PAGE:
Today's Top Alzheimer's News
A January 11, 2017 FoxBusiness interview with Merck CEO, Ken Frazier, highlighted the increased risk of developing Alzheimer's disease as people live longer. “At 85 you have a one in three chance of getting Alzheimer’s or that form of dementia, so this is an incredible tsunami that’s hitting our society given the fact that people are living longer.”
A January 10, 2017 Michigan Radio interview with Dr. Ken Langa, associate director of the Institute of Gerontology at the University of Michigan, reports that dementia rates are going down, according to his research program tracking 20,000 older adults since the early 1990's. Says Dr. Langa, "higher levels of education and better treatment of diseases that lead to dementia could have a lot to do with it" and that "this correlation may indicate that the more the brain exercises, the healthier it stays."
RESEARCH, SCIENCE, AND TECHNOLOGY
A January 10, 2017 Ventures Africa article reported on the development of a new technology in Japan, a "tagging system," to help identify Alzheimer's patients who may wander away from home and become lost. "A 1cm (0.4in) square waterproof sticker containing personal information [is attached] to their fingers and toes. Personal information like address, telephone number, and unique identity number for each user will be encrypted in this tiny sticker for the police to scan in case they go missing so as to help track down their relatives." The service is free in Japan where incidents of Alzheimer's are particularly high.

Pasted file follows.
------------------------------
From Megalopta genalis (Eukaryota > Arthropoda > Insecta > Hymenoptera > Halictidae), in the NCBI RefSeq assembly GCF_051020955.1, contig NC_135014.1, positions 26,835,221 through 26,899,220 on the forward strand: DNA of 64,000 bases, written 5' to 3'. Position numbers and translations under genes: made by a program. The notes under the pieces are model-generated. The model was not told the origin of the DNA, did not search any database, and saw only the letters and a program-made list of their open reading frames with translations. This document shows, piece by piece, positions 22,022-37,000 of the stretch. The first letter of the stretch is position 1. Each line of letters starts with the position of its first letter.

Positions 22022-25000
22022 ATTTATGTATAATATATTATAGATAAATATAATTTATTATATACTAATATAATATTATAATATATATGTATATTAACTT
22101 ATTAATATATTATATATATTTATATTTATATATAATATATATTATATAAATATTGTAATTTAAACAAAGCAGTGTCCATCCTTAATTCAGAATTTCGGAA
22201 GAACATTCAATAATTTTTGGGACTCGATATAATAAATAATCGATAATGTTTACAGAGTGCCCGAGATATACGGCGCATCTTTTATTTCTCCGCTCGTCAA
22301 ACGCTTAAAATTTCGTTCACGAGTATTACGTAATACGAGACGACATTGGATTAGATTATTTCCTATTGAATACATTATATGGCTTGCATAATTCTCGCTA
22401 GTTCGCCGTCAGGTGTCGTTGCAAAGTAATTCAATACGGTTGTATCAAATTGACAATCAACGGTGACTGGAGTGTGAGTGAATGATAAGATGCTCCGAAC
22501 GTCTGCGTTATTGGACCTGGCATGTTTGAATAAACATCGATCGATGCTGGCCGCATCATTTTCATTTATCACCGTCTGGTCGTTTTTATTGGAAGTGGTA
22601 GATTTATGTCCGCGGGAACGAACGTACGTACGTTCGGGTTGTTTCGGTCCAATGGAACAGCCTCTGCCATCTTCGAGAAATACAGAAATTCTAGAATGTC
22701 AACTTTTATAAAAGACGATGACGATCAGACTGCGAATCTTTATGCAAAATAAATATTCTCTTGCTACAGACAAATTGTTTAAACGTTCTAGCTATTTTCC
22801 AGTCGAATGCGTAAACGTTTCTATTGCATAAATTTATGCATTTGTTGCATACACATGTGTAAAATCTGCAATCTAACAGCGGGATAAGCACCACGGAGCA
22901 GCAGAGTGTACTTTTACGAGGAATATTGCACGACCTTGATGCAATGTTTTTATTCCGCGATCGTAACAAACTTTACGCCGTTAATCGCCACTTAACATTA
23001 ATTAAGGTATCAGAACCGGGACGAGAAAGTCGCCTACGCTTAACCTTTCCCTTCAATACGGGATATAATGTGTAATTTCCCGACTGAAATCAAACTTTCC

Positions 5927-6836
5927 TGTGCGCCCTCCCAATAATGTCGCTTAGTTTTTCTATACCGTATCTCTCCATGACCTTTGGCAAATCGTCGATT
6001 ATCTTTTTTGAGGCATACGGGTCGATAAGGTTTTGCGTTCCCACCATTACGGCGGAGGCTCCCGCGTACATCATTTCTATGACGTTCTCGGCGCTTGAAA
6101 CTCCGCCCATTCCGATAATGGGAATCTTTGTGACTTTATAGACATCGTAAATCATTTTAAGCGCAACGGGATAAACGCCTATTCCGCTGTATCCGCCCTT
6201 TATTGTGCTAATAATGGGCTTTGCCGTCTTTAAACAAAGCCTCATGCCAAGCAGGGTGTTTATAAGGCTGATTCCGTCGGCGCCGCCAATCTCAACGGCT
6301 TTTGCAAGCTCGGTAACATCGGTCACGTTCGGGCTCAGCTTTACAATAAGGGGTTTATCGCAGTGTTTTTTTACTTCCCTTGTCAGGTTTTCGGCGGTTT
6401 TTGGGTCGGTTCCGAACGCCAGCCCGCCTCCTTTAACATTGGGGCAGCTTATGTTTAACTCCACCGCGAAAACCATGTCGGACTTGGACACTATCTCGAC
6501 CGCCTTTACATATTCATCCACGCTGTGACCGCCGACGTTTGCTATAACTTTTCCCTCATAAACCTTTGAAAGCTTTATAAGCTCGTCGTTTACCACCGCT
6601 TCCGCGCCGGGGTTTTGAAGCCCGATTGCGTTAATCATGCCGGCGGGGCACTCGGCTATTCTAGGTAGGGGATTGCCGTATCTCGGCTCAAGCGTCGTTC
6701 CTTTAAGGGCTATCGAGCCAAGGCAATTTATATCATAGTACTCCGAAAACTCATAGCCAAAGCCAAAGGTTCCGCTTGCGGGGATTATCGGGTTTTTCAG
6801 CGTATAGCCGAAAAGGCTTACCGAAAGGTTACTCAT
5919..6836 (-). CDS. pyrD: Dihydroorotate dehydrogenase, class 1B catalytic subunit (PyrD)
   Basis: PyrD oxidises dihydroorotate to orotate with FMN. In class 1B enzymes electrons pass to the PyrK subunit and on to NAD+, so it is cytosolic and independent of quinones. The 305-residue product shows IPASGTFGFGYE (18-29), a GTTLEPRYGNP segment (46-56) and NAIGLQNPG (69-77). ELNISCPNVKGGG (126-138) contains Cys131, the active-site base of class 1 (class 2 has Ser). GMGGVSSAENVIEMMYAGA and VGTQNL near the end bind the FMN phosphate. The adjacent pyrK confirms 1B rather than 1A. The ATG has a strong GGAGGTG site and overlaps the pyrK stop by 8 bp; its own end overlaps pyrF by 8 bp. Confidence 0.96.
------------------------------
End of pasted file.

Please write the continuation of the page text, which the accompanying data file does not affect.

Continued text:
A January 6, 2017 Atlantic article reported on current research indicating why humans may still carry the apoliprotein E gene, or ApoE, in particular the E4 form, which greatly increases the likelihood of developing Alzheimer's. Carrying even one copy of this gene increase the risk by three-fold, over those with none. According to the article, "Despite all these drawbacks, the ApoE4 variant is surprisingly common. A quarter of white Americans carry a single copy, as do more than a third of African Americans. In other parts of the world, especially in the tropics and in northern Europe, the variant is even more common." The big question Ben Trumble, from Arizona State University, is asking is why natural selection hasn't weeded out this gene long ago. By studying the Tsimane, indigenous people from the Bolivian Amazon, Tremble has discovered that those with heavy parasite burdens are actually protected against mental decline in old age by ApoE4.